Author ORCID Identifier

Defense Date


Document Type


Degree Name

Doctor of Philosophy



First Advisor

Jerome F. Strauss, III

Second Advisor

James H. Segars


Heart disease is a complex and heterogeneous disease. Notably, studies have demonstrated gender differences in the expression and types of cardiovascular disease, such as dilated cardiomyopathy (DCM), a major underlying cause of heart failure. Previously we showed that loss of A-Kinase Anchoring Protein 13 (Akap13), a unique proto-oncogene and estrogen receptor modulator, resulted in enlarged embryonic hearts, defective cardiac sarcomere formation, and embryonic lethality in mice. Data have also shown cAMP-dependent Protein Kinase A (PKA) to be involved in DCM pathophysiology. Given the established role of AKAP13 in cell signaling, its ability to bind and modulate ligand-activated nuclear hormone receptors and transcription factors, and its association with actin and other cytoskeletal components, we hypothesized that a functional AKAP13 protein was required for cardiomyocyte function in the adult heart; defective function of AKAP13 could promote DCM. To this end, we established an inducible, cardiac-specific Akap13 conditional knockout (Akap13cKO) mouse model using a Cre-lox recombination strategy with two separate Cre-recombinase expressing mouse models (α-MHC-MerCreMer and Tnnt2-rtTA; TetO-Cre).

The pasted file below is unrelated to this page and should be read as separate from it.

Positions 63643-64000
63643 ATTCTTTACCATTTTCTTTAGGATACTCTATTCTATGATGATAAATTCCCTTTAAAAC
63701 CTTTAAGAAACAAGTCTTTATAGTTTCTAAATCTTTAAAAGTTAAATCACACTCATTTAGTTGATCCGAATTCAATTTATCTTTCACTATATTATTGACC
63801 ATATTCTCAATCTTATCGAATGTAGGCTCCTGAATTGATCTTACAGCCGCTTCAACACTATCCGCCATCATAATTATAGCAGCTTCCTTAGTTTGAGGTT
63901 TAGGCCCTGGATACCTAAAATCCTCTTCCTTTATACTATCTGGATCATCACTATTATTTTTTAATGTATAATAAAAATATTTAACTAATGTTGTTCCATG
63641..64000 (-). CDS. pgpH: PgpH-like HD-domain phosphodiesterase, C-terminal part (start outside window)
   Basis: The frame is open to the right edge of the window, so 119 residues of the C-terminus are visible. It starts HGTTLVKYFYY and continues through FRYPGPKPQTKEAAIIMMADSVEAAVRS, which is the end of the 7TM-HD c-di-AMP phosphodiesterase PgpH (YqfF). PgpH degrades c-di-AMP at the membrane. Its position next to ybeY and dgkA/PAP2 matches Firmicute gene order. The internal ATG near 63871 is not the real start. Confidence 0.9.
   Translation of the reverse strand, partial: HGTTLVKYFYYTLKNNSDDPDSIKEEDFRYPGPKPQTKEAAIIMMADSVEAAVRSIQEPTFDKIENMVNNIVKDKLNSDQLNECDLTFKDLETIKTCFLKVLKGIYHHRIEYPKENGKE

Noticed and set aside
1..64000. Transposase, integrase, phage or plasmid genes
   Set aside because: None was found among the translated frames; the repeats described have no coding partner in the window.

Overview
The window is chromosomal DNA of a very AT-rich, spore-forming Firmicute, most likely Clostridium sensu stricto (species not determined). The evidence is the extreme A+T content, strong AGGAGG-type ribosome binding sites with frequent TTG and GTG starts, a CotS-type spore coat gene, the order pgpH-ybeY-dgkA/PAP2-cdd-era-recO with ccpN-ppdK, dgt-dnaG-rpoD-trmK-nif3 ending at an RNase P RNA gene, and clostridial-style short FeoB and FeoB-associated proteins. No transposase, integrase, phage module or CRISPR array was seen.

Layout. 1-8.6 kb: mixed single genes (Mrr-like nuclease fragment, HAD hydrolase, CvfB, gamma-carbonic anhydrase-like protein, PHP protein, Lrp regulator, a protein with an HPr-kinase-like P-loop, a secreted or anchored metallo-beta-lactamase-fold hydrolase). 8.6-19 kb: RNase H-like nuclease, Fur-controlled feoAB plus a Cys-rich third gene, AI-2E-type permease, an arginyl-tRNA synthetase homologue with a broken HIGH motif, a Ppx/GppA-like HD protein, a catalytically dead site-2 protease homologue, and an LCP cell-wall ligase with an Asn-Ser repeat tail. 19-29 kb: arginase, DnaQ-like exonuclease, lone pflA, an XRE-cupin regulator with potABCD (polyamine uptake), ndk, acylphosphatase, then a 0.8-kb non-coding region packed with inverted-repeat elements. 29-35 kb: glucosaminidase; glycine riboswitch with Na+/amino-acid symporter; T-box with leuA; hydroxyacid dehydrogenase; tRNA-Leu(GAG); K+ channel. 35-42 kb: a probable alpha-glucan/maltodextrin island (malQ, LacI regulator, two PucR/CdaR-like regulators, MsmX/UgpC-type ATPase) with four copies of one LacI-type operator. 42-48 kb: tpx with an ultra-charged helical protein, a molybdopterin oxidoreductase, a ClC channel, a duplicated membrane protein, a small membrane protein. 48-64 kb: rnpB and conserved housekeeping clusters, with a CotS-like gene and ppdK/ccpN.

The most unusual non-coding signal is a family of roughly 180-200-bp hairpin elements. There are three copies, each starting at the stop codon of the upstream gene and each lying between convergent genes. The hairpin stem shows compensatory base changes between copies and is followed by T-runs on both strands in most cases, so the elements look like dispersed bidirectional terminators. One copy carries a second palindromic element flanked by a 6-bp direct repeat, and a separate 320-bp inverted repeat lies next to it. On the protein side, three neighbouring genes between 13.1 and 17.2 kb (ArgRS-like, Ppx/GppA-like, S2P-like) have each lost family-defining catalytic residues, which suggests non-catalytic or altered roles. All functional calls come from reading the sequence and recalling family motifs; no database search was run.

Cardiac functional examination of Akap13cKO mice revealed significant biventricular dilated cardiomyopathy with compensatory hypertrophic remodeling of the left ventricle and left atrial enlargement, decreased left and right ventricular systolic function, and abnormal left ventricular diastolic function. Of note, female Akap13cKO mice displayed a more pronounced cardiac phenotype and were more likely to die post-recombination.


© Kimberlyn Maravet Baig-Ward

Is Part Of

VCU University Archives

Is Part Of

VCU Theses and Dissertations

Date of Submission


Available for download on Wednesday, August 17, 2022